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  4. This is an excellent question that I often struggle with myself. I understand what I do, but many other people have preconceived notions of what a “designer” and a “developer” are, so it becomes a touchy area. I like the suggestion of “web technologist”, I’ll have to give that one a try and see how well it’s received.

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  5. The problem with calling yourself a “web designer and developer” is that people might assume you do backend server side coding. The problem with “web technologist” is you lose the assumption of design expertise. The problem with “web designer” is that people might think you only do PhotoShop mockups then pass them on to the techies.

    I call myself a web technologist, among other things (blogger, industry analyst…) but that works well for me because I’m not a design or development expert, though I can hack up a website pretty good from the server on out to the CSS.

    Sigh–no really good answers. But “devigner” is an interesting one. And “front-end web developer/designer” is the most accurate, though maybe not the mouthful you want to put on your business card or blog tagline.

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  6. What a great post — one that is near and dear to my heart!

    A former colleague of mine and I spent the better part of an afternoon trying to come up with a proper lexicon of terms for our company handbook. For us it finally broke down into the following categories:

    Graphic Designer
    Web Designer
    Web Developer (front end)
    Web Developer (back end)
    Database Developer

    Examples of each are as follows (though it is not an exhaustive list of tasks and/or skills):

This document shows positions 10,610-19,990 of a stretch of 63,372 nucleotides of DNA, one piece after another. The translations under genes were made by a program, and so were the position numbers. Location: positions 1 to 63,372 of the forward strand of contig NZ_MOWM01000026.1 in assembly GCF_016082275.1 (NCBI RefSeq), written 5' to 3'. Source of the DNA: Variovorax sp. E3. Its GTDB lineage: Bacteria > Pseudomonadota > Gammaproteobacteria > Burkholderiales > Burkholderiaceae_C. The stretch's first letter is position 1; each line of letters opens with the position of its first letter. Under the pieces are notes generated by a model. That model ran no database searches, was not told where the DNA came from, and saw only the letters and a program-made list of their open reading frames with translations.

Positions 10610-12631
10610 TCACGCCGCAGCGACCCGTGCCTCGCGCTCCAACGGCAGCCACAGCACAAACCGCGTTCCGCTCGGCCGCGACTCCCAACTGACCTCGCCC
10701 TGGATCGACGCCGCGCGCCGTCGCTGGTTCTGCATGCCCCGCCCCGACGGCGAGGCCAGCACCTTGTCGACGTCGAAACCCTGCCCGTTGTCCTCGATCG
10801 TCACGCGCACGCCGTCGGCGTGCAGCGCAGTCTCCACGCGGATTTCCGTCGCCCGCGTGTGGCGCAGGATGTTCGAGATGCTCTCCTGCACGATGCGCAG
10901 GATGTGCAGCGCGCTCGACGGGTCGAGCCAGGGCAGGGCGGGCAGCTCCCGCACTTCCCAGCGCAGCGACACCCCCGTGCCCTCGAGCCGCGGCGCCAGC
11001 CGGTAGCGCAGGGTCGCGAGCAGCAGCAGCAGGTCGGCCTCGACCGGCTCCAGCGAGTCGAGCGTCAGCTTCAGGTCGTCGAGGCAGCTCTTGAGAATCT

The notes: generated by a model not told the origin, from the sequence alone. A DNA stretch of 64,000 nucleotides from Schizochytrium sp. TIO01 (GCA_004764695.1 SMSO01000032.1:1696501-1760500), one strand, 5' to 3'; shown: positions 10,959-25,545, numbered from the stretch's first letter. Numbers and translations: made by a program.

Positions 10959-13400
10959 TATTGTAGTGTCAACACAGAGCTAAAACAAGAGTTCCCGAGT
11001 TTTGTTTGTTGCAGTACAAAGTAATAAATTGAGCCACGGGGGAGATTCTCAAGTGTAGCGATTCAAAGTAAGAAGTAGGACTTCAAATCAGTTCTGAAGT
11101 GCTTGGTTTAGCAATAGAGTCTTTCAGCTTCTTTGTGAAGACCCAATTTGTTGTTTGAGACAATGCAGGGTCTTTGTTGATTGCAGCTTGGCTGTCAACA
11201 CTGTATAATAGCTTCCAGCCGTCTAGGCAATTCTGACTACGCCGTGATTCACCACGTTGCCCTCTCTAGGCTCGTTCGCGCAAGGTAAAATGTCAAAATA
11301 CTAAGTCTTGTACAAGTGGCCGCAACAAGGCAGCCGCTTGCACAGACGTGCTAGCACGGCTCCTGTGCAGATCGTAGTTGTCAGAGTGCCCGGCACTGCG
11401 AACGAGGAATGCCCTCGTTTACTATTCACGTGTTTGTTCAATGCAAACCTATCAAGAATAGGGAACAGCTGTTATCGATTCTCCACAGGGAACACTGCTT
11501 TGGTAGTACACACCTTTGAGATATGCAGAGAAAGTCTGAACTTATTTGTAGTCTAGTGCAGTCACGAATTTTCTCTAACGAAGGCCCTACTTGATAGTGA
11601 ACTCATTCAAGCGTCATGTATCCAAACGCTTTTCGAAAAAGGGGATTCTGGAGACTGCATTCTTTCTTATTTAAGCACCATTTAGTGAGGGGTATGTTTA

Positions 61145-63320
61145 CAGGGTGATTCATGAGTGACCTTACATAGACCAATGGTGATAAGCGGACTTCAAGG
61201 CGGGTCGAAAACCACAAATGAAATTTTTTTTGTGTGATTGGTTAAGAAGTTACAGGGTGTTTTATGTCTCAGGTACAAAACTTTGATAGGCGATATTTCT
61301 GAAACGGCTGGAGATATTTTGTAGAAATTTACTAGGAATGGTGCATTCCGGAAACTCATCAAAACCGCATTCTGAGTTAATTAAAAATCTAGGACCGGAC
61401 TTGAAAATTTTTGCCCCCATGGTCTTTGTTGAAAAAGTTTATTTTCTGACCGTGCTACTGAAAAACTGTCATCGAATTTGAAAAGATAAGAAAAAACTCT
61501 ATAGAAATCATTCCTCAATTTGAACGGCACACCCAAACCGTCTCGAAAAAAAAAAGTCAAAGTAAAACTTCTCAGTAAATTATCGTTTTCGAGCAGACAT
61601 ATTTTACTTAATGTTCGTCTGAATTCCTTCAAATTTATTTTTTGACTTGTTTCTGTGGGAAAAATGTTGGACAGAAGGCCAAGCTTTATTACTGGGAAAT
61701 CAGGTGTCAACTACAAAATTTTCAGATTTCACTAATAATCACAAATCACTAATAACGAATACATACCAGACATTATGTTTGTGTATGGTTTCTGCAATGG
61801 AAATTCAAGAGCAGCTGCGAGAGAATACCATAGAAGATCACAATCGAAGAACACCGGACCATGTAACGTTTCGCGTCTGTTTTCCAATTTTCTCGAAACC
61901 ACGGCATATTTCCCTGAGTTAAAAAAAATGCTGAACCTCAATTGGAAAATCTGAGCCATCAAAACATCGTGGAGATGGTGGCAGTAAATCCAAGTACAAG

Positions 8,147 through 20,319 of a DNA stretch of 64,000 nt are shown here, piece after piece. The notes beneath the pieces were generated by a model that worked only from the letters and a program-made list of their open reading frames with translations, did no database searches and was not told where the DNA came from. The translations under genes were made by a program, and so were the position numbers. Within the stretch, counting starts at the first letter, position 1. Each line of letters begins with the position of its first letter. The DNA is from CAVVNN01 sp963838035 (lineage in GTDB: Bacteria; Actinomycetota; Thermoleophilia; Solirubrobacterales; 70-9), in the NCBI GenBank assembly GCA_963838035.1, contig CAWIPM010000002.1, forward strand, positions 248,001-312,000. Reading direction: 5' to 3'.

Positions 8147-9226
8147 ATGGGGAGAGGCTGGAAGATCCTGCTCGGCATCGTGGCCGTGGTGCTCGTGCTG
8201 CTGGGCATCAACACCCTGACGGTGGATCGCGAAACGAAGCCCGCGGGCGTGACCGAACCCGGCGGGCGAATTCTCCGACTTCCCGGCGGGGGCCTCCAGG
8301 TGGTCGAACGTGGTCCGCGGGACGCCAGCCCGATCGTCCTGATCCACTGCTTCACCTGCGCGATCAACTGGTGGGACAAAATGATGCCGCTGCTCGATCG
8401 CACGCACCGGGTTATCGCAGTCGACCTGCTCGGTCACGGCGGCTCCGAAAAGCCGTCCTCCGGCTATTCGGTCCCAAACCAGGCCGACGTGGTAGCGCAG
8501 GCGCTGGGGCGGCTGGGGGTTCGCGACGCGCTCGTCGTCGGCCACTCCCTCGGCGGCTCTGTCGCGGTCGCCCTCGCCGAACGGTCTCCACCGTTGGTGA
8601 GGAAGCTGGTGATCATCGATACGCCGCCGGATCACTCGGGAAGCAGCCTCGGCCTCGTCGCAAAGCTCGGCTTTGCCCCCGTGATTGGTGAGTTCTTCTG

Graphic Designer – Creates, updates, etc. letterheads, company logos, creatives for packaging, etc.

    Web Designer – Takes a web page concept and transforms it into a digital mockup of the site, usually via a *.psd file, and turns it over to the Web Developer(s) to transform into the appropriate markup. Will often work with the Graphic Designer(s).

    Web Developer (front end) – Builds “web pages” based off of mockups done by the Web Designer. Skills include (X)HTML, JavaScript, CSS, etc.

    Web Developer (back end) – Works with the front end Web Developer(s) to create backend form validation, database lookups, and web app interactivity. May also works closely with the Database Developer.

    Database Developer – Creates, updates, modifies, and optimizes any database and/or database operation.

    Both the back end Web Developer and Database Developer may also have a hand in areas such as (programmatic creation/update of) log file analysis, cron maintenance, shell scripting, etc.

    Most of the time an individual will wear several hats. As for me, I wear every hat but that of Graphic Designer.

    I’m not sure how I feel about a blanket definition such as “web technologist”, because it’s so broad-based that it doesn’t really tell you what the job/title entails. Same thing goes for “devigner”, though that one is funny. :) “Web technologist” may not be bad on a business card, but if I were putting it on a resumé I would definitely make sure that I annotated specific skills.